Had Rap Genius engaged in adaptive marketing, they would have been less focused on over-optimizing for Google, and more focused on optimizing for the customer experience. As song lyrics became the engine that drove people to the site, Rap Genius was overly-reliant on lyric-based searches for their top of the funnel marketing. Yet, as you could probably guess, the lyrics themselves are not a unique value of Rap Genius, and many of the lyrics are actually copy-written and hosted by Rap Genius in a legal grey-area.
So Where’s the True Value?
The true value for Rap Genius is actually in the community and conversations around music, not the lyrics. By making this critical distinction, it helps Rap Genius to focus on their value proposition and delivery, not just the means-to-the-ends of lyrics. As their adaptive marketing evolves around this concept, they will become stronger and develop a new formula for their marketing and customer experiences.
In their own words, “Though Google is an extremely important part of helping people discover and navigate Rap Genius, we hope that this ordeal will make fans see that Rap Genius is more than a Google-access-only website. The only way to fully appreciate and benefit from Rap Genius is to sign up for an account and use Rap Genius – not as a substitute for Wikipedia or lyrics sites, but as a social network where curious and intelligent people gather to socialize and engage in close reading of text.”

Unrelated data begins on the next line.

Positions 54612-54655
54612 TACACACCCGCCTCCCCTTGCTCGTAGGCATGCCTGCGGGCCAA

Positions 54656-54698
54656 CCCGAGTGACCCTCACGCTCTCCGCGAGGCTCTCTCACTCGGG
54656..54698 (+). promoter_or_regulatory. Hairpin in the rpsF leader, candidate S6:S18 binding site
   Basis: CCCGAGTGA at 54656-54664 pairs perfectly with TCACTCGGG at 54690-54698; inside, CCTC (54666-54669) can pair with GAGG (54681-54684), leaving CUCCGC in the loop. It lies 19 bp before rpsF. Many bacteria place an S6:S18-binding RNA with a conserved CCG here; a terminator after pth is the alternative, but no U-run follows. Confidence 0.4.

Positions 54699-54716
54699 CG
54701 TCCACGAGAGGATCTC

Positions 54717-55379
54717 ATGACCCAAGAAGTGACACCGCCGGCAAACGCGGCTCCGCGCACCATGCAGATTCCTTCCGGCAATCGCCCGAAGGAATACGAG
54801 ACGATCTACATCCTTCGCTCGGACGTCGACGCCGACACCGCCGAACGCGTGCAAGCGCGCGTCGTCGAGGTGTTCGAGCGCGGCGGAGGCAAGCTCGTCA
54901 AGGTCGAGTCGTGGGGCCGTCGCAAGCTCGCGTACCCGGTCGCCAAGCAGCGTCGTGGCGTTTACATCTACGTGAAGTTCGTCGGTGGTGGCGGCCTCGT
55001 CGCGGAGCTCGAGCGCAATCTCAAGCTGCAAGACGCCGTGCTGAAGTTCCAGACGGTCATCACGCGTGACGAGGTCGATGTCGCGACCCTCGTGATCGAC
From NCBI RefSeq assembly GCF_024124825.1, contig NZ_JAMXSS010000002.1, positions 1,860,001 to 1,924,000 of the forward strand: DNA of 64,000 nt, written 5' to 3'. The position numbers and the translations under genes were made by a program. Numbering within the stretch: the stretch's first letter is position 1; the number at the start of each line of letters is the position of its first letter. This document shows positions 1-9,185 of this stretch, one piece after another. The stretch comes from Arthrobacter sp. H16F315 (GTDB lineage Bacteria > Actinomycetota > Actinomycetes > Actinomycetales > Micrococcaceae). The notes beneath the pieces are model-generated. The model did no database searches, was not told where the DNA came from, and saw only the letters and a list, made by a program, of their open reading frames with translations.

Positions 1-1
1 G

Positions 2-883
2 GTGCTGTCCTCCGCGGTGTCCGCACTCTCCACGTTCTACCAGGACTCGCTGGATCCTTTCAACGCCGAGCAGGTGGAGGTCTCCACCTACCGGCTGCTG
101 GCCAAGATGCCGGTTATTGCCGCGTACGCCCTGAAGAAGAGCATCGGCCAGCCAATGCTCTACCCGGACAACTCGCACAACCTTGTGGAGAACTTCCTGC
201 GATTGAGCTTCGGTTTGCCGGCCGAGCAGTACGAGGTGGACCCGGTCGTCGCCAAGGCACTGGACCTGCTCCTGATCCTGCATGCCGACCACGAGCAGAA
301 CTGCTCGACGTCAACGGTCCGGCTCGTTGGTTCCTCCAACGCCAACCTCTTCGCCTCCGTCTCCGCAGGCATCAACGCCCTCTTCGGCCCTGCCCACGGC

Perils of Failing to Adapt
As we’ve seen with Rap Genius, there’s a serious risk in relying on one channel of communication for growth and traffic. Though their specific tight-margined business model may not allow for more diversification, that’s likely not the case for any non-advertising-based business model. Depending on the specific sales margins, there are many avenues to explore profitable customer acquisition – from content marketing, SEO, email marketing, offline marketing, PPC and more!
Through trial and error, and honest investments, businesses can discover what new and tried-and-true channels work best for them.
By truly exploring new channels, investing in the unknown and using analytics, companies will have the opportunity to see the variations in customer acquisition costs by channel, ultimately forming a core foundation that hedges against a Rap Genius like catastrophe. As marketing technology continues to evolve, being overly vulnerable to disruption doesn’t have to be part of your marketing plan.
So starting today, how can you shake up your marketing mix, implement adaptive marketing and rise to the top of the food chain?
Share your ideas in the comments section below or on Twitter using the hashtag #adaptivemarketing.
Orginally posted at Verndale’s POV Blog.